A SCOTTISH charity air ambulance could be fitted with a collision detection system following a near-miss with a glider.
The Scotland’s Charity Air Ambulance (SCAA) chopper spotted the motorised glider “at the last minute” and took evasive action on March 25.
The SCAA pilot had just dropped a patient off at a hospital in Glasgow and was flying at a height of 2,700ft near its base at Perth Airport when the incident happened.
The pilot failed to spot the red and white glider – thought to be a Schiebe-Falke SF25 with a wingspan of over 50ft – due to it being obscured by the chopper’s windscreen pillar.
Luckily the pilot managed to pull to the right just in time to avoid the near miss – passing the glider by just 200 metres.
UKAB listed the severity of the incident as having a “B listed risk” – the second most serious – stating “Safety not assured: aircraft proximity in which the safety of the aircraft may have been compromised.”
The near miss resulted in the UK Airprox Board (UKAB) launching an investigation and questioning why a collision warning system (CWS) was not fitted.
In a report, released yesterday (MON), the UKAB blamed the cause of incident on the late sighting by the SCAA pilot.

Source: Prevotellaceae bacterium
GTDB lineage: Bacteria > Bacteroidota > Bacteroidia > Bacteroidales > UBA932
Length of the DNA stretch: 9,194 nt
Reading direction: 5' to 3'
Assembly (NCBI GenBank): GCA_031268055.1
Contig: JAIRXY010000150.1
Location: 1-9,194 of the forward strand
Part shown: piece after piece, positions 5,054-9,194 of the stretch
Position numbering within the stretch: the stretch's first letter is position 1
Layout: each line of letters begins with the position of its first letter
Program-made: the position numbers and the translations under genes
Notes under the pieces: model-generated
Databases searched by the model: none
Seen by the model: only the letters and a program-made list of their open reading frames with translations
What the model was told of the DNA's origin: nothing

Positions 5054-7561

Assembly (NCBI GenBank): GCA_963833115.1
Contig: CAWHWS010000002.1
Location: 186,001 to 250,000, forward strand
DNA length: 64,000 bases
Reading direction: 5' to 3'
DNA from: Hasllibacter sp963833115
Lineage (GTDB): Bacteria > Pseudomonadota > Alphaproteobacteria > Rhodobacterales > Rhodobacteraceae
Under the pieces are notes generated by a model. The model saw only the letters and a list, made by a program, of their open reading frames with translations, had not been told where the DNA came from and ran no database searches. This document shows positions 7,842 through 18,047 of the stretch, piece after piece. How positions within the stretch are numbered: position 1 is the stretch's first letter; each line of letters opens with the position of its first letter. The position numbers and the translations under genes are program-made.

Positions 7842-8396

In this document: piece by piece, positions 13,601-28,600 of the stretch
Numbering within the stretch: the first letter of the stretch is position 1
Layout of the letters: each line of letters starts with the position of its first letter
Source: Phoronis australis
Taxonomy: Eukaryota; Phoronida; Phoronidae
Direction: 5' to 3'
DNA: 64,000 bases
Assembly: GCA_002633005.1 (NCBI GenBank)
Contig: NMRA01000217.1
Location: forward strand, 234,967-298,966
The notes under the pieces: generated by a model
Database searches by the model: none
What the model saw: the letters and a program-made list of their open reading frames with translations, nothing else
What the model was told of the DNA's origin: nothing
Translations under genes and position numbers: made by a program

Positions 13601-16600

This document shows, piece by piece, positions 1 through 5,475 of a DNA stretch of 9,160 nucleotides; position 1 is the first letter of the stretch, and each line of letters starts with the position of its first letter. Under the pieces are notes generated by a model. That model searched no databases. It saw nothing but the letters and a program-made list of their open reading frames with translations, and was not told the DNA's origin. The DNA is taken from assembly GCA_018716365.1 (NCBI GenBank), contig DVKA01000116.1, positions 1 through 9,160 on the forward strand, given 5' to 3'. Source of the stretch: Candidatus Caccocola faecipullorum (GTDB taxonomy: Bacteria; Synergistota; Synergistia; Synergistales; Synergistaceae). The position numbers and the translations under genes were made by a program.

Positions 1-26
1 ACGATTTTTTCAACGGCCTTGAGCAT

They said that members of the board noted that the helicopter was not fitted with a CWS.
The report stated that “given the likelihood of encountering gliders during their tasking, some members wondered whether the operating authority had considered fitting a FLARM- compatible CWS or similar”.
The report added: “See-and-avoid was the [helicopter] pilot’s only mitigation against mid-air collision, and the fact that he was conducting his arrival checks had understandably reduced his and his crewman’s capacity for robust and effective look-out.
“That being said, although it was a late sighting, he did see the other aircraft in time to take avoiding action, albeit achieving less separation than would be desirable.”
Members from UKAB revealed they were unable to trace the glider pilot, despite contacting local gliding clubs in the area.
The charity said today that despite collision warning systems not being mandatory, installation of the device would be discussed at a meeting to discuss the report this week.
David Craig, SCAA’s chief executive, said: “We are currently reviewing the report and the observations and recommendations contained within it.
“I am meeting with our aviation providers – Babcock Mission Critical Services (Onshore) Ltd, later this week to determine what steps, if any, we should be taking in response to the incident and the report findings.”
Scotland’s Charity Air Ambulance launched on 22nd May 2013 and from their base at Perth Airport the team reach 90% of Scotland’s population within 25 minutes.
They fly to time-critical emergencies across Scotland and are funded on donations by supporters.
So far they have attended 1469 time critical emergency call outs.